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T-Rescue Revisited

by Gregg Berman

While many places still teach the rescued boat upside-down orientation, I prefer to teach the rescued boat upright orientation. While both methods have value, there are many reasons for my preference.

First, one of the hardest things for students as the rescuer is approaching and grabbing the overturned kayak. The bow is under the water, so you have to reach underneath to grab it. Many capsize at this point. Especially on boats with upswept bows this is even more an issue as they may be well below waterline. With the boat upright, you have a bow above the surface of the water, so no reaching below the waterline needed. It makes a much bigger and taller target to approach.

Once there, you only have the smooth slippery bottom of the overturned boat to hold on to. With the upright boat, you have toggles and deck lines to grab onto, making it easier to maintain that contact once you have it.

Next is the issue of getting the bow onto your deck. With proper hand placement and boat english it can be accomplished. Still we teach tricks like the using the coaming of the rescuer boat to scoop the bow of the overturned one. With the boat already rightside-up, the effect of rocker and upswept bows would in many boats place the bow over the edge of your cockpit without you doing anything. No need to pry it up via boat english nor brute strength.

While this may not be an issue with all boats, most prefer an upright orientation. Try either on land or in water placing one hand under you bow in the upright position and lifting just a few inches. The boat sits comfortably. Now try that same thing with the boat upside down. I'll bet with most boats if you only use one hand it's impossible without the boat trying to roll itself upright or at least onto it's side. Again this is more pronounced in boats with highly upswept bows, but it is true of almost any boat design from any sea kayaks, whitewater boats, surf boats and on.

Now we come to actually trying to pull the boat across your cockpit. The very thing that makes an overturned boat hard to hold onto, it's smooth, slippery, featureless bottom, now becomes an advantage as you pull it across your deck. The overturned boat has lines, bungee, compass, maybe spare paddles, deck bags and all many of other things in the way to get caught on or cause you to have to lift further. The upright boat has no such impediments.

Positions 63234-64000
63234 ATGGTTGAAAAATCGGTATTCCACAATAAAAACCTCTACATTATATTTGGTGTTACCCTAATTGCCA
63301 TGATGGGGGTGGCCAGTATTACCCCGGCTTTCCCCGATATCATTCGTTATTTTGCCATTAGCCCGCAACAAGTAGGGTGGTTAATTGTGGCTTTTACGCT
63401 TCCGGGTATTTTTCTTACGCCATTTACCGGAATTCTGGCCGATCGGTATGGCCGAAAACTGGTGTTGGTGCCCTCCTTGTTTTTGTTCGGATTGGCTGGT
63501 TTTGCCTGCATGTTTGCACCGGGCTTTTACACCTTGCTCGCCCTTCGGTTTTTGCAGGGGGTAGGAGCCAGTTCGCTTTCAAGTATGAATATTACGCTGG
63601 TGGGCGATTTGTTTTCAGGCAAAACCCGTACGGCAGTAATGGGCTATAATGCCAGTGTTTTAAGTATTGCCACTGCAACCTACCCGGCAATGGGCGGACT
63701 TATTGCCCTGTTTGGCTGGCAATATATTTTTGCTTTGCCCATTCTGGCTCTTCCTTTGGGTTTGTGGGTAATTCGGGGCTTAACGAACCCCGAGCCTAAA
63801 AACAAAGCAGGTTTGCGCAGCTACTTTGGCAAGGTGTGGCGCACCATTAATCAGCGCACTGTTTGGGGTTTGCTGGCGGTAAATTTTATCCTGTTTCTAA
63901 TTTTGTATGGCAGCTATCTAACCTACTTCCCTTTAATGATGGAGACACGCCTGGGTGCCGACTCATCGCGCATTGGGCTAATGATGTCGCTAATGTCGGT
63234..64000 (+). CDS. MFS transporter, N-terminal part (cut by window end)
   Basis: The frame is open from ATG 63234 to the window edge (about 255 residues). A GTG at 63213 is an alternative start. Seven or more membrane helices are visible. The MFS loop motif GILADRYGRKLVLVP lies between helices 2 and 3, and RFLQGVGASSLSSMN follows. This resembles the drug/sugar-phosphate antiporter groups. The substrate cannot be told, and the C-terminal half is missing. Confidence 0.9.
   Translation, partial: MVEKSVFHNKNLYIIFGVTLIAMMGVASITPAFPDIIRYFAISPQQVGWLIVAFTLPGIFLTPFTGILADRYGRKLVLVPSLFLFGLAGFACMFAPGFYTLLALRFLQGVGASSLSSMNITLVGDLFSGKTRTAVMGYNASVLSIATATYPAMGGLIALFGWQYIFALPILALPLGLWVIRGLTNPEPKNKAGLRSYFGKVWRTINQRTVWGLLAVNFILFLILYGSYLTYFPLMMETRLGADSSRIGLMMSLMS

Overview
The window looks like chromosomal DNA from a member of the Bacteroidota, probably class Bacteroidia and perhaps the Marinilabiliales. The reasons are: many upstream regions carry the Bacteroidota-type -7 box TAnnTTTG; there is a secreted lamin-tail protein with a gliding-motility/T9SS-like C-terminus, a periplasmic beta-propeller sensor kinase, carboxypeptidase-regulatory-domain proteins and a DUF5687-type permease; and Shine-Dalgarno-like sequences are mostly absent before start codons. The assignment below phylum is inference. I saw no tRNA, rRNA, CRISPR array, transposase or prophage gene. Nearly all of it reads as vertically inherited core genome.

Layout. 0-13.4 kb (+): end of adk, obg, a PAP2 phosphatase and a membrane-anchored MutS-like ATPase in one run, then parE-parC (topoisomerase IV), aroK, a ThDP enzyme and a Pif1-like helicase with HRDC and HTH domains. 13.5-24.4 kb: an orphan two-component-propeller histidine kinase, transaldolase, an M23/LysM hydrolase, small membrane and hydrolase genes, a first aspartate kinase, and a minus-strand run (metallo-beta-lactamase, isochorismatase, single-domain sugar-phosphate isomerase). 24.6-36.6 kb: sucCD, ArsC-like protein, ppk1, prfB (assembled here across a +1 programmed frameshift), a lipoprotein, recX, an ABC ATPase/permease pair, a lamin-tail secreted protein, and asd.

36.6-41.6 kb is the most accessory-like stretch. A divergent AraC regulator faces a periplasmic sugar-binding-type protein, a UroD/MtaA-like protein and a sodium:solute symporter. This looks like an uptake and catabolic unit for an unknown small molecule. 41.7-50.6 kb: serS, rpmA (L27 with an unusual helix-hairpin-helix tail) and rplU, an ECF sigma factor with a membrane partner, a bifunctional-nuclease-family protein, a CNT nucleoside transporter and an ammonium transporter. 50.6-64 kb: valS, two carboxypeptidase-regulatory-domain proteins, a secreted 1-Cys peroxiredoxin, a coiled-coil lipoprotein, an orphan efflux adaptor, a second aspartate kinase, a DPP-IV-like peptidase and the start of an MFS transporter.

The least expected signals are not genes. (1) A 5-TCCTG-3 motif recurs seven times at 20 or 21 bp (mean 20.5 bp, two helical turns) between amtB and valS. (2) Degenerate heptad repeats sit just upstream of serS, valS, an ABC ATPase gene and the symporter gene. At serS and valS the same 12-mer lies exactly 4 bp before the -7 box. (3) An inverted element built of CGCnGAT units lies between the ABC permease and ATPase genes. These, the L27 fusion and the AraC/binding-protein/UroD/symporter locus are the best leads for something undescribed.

Additionally the overturned boat has nothing on the surface closest to you (the hull) for you to grab onto as you pull. this necessitates reaching underneath where you will find something but you won't be able to see it. With the upright boat, you can immediately see what you have to work with and what is best to grab. and likely it will be in a better place to do so.

Now about the swimmer. The upside down position of the boat makes it harder for them as well. Many a swimmer has slipped off the back of the boat as they tried to assist by pushing down on the back of the wet smooth slick surface of their overturned boat to help lift it above the cockpit rim of their rescuer. This has and can lead to anything from a minor inconvenience to a long if not impossible (without additional help) separation between the swimmer and the rescuer with the two boats. The rightside-up presentation eliminates or reduces the need to press down and the stern, and even when doing so allows lots of options to hold on to. The only caveat here is to be careful with ruddered boats if trying to push down from the back end. But again the need is eliminated in most cases.

Without any effort I can pull a boat across my deck while upright even with the paddler still in it—no matter their size. While this has no practical use, I do it for my students just to demonstrate how easy and effortless the upright presentation makes it. The whole thing can be accomplished with much greater stability due to not having to reach under the waterline for that slippery overturned boat. It is much safer for the shoulders as it requires far less strength.

I have only ever heard two oppositions to this method from those that don't use it. One is that the upright boat will fill too quickly and the other one is that it takes more time as you have to turn the boat more than once. Well, neither of those is valid. No matter how big the seas, a boat is not likely to just fill up while sitting upright. If that were the case then why doesn't the boat fill between the time you upright it and the time the paddler reenters. As for taking more time—yes, it may be an additional five seconds to turn a boat that extra time, but given you have shaved time off acquiring the boat, getting the boat onto your deck and pulling it up, not to mention doing so with less effort and more stability, you have actually made the rescue faster for most.

Obviously, there is value in knowing as many rescues as possible, but since we are not pretending to teach everything that is out there but rather give students a base to jump off from, at least in my mind, all the above reasons make this method the one to introduce.

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